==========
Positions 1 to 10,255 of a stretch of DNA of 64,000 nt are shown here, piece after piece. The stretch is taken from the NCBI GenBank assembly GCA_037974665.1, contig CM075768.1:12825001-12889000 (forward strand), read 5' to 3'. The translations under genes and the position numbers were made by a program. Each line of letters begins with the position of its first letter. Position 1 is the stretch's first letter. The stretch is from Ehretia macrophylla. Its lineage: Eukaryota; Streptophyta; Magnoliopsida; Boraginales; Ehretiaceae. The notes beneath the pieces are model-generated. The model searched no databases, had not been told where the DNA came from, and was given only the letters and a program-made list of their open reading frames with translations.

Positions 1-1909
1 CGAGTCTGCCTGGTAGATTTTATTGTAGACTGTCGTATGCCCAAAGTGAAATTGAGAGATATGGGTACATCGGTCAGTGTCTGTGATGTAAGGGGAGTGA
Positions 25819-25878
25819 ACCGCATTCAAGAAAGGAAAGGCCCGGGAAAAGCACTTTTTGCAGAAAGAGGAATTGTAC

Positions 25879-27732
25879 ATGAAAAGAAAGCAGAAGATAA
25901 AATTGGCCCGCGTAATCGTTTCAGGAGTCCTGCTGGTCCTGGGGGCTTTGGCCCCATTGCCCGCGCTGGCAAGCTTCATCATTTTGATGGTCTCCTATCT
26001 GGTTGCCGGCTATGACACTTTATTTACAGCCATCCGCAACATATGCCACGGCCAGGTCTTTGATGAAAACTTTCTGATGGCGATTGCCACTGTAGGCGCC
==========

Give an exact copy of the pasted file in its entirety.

Positions 1 to 10,255 of a stretch of DNA of 64,000 nt are shown here, piece after piece. The stretch is taken from the NCBI GenBank assembly GCA_037974665.1, contig CM075768.1:12825001-12889000 (forward strand), read 5' to 3'. The translations under genes and the position numbers were made by a program. Each line of letters begins with the position of its first letter. Position 1 is the stretch's first letter. The stretch is from Ehretia macrophylla. Its lineage: Eukaryota; Streptophyta; Magnoliopsida; Boraginales; Ehretiaceae. The notes beneath the pieces are model-generated. The model searched no databases, had not been told where the DNA came from, and was given only the letters and a program-made list of their open reading frames with translations.

Positions 1-1909
1 CGAGTCTGCCTGGTAGATTTTATTGTAGACTGTCGTATGCCCAAAGTGAAATTGAGAGATATGGGTACATCGGTCAGTGTCTGTGATGTAAGGGGAGTGA
Positions 25819-25878
25819 ACCGCATTCAAGAAAGGAAAGGCCCGGGAAAAGCACTTTTTGCAGAAAGAGGAATTGTAC

Positions 25879-27732
25879 ATGAAAAGAAAGCAGAAGATAA
25901 AATTGGCCCGCGTAATCGTTTCAGGAGTCCTGCTGGTCCTGGGGGCTTTGGCCCCATTGCCCGCGCTGGCAAGCTTCATCATTTTGATGGTCTCCTATCT
26001 GGTTGCCGGCTATGACACTTTATTTACAGCCATCCGCAACATATGCCACGGCCAGGTCTTTGATGAAAACTTTCTGATGGCGATTGCCACTGTAGGCGCC